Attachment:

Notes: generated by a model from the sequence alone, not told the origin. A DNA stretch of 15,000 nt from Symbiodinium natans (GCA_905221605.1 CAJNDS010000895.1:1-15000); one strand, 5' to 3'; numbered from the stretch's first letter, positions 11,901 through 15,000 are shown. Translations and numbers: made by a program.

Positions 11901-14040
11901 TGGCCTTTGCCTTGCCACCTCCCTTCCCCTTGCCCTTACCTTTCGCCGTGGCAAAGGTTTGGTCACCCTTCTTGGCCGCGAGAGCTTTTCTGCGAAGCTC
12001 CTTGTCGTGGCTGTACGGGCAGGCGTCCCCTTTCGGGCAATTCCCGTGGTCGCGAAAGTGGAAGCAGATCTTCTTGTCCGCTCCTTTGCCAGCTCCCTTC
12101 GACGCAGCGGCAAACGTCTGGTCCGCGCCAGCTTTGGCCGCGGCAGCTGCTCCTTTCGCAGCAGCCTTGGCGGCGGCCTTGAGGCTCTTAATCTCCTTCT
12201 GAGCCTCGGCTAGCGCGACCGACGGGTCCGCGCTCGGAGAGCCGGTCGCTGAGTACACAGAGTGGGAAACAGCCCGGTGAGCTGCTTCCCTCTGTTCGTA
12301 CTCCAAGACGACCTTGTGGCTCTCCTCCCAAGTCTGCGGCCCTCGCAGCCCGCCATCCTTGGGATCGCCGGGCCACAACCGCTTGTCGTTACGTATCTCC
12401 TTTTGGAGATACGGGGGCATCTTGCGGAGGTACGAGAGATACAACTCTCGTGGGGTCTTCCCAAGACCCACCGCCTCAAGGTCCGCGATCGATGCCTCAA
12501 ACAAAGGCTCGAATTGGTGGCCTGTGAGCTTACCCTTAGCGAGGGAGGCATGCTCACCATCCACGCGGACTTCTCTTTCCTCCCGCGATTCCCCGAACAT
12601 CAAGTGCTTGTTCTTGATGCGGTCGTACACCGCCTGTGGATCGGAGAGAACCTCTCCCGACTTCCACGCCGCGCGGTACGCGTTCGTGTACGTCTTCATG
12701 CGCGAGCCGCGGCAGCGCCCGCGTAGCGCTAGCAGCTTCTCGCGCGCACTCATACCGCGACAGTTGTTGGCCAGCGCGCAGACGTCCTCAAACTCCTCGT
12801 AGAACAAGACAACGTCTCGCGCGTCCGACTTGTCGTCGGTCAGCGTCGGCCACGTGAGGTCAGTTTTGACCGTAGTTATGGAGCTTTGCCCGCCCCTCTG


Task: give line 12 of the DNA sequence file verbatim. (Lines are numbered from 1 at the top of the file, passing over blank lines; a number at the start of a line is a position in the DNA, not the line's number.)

12801 AGAACAAGACAACGTCTCGCGCGTCCGACTTGTCGTCGGTCAGCGTCGGCCACGTGAGGTCAGTTTTGACCGTAGTTATGGAGCTTTGCCCGCCCCTCTG